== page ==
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Publication numberUS4726421 A
Publication typeGrant
Application numberUS 07/026,830
Publication dateFeb 23, 1988
Filing dateMar 17, 1987
Priority dateMar 17, 1987
Fee statusLapsed
Publication number026830, 07026830, US 4726421 A, US 4726421A, US-A-4726421, US4726421 A, US4726421A
InventorsNeil H. Akkerman, John P. Hare
Original AssigneeAva International Corporation
Export CitationBiBTeX, EndNote, RefMan
External Links: USPTO, USPTO Assignment, Espacenet
Latching devices
US 4726421 A
Abstract
There is disclosed a device for latching a well tool within the seal bore of a pocket to one side of a bore through a mandrel connectable in the well string. The mandrel has a recess above the seal bore to receive latching dogs on the lower end of collet fingers carried by the device and an upwardly facing shoulder above the recess which engages the latching dogs to cause them to be flexed inwardly as they are lowered into positions opposite the recess.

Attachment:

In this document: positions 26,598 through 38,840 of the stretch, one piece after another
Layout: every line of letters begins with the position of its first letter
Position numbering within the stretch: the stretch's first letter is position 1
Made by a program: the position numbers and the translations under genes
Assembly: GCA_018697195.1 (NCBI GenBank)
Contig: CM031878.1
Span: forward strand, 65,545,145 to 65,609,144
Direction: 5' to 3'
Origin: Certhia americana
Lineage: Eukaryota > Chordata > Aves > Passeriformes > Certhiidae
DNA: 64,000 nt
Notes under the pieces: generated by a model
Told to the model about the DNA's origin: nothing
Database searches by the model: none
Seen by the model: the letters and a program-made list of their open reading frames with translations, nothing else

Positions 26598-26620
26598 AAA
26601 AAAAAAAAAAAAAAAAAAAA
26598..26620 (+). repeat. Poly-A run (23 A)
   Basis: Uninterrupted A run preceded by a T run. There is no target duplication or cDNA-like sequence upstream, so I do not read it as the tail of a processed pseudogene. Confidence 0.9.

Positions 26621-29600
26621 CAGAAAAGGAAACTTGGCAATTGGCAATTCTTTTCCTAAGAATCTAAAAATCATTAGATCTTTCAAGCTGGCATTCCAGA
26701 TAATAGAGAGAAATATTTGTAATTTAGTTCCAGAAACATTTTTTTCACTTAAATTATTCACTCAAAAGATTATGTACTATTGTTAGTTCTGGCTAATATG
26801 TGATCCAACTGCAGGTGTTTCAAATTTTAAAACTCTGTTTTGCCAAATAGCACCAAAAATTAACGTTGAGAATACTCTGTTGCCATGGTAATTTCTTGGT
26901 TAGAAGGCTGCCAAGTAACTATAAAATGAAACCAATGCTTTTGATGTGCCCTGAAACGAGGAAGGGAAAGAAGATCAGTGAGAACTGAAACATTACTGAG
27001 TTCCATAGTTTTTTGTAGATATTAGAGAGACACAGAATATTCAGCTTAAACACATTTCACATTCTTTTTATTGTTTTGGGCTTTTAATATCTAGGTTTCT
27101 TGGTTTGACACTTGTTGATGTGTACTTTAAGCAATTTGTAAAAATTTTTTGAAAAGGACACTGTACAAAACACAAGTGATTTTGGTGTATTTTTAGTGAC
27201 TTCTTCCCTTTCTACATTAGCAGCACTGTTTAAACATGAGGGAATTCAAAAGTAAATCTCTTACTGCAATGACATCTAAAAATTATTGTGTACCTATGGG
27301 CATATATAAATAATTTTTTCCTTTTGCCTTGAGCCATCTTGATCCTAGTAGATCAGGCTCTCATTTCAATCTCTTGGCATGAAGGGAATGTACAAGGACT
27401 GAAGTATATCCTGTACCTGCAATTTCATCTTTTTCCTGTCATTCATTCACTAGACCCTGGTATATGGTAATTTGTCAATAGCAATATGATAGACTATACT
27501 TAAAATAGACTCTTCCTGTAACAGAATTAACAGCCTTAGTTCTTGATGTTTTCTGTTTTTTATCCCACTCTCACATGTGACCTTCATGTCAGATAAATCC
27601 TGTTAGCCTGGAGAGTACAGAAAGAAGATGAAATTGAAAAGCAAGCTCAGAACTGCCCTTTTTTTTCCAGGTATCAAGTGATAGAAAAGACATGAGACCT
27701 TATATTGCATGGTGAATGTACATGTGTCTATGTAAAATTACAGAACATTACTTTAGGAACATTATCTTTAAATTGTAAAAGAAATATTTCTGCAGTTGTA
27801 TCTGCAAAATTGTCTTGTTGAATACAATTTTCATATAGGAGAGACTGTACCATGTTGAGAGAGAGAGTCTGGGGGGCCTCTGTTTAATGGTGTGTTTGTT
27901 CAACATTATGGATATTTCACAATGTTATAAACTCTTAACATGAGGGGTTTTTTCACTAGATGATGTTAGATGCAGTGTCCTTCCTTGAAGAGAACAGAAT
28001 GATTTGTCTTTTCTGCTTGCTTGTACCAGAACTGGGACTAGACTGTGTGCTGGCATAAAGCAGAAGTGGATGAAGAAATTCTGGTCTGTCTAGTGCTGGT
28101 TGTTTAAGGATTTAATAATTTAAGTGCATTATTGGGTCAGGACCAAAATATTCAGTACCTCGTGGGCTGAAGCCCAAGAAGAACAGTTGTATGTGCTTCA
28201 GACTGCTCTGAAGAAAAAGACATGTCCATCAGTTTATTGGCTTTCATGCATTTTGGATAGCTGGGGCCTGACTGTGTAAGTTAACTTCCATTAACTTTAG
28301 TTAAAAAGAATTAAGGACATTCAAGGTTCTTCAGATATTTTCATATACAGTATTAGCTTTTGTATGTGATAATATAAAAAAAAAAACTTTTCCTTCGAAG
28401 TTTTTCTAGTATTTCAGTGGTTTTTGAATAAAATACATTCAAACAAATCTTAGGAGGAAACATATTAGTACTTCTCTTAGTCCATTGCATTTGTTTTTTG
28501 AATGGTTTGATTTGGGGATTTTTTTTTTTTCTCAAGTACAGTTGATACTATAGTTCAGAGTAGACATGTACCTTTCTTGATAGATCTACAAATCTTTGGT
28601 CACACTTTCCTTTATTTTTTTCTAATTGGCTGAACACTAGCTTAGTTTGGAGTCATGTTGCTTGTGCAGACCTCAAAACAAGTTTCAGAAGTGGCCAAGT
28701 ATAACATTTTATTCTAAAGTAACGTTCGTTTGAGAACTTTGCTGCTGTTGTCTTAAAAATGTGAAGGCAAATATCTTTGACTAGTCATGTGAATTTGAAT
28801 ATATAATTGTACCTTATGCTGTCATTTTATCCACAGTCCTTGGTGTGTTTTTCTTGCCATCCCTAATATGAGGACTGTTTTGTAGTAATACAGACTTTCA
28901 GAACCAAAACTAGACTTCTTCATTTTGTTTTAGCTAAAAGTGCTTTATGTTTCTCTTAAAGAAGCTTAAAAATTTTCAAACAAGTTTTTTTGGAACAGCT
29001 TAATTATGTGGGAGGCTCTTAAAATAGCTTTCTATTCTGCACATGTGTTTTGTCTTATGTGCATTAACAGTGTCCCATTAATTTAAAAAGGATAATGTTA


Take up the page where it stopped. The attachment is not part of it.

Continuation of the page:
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Claims(1)
What is claimed is:
1. A device for use in latching a well tool within a seal bore of a pocket to one side of a bore of a mandrel connectable in a well string, wherein the mandrel has a latching recess above the seal bore and the recess has an upwardly and inwardly tapered conically shaped upper end and an upwardly facing shoulder above the recess, said device comprising
a central body from which the well tool may be suspended and having means to which a wireline tool may be releasably connected for lowering the well tool therewith into the pocket,
means providing an upwardly facing, downwardly and outwardly extending conically shaped seating surface about the body,
a collet surrounding the body above the seating surface and including a ring at its upper end vertically slidable along the body, fingers depending from the ring in spaced relation to the body, and latching dogs on the lower ends of the fingers having conically shaped surfaces which are slidable over the seating surface,
said latching dogs having radially outer enlargements which engage the shoulder on the mandrel, as the well tool is lowered into the pocket, to cause the fingers to flex inwardly to permit the dogs to move opposite the recess, and then flex outwardly to move the dogs into the recess,
said enlargements having conically shaped surfaces on their upper ends which are engageable with the upper end of the recess,
a sleeve surrounding the body above the collet and having a lost motion connection with the collet ring which permits limited vertical movement between them, and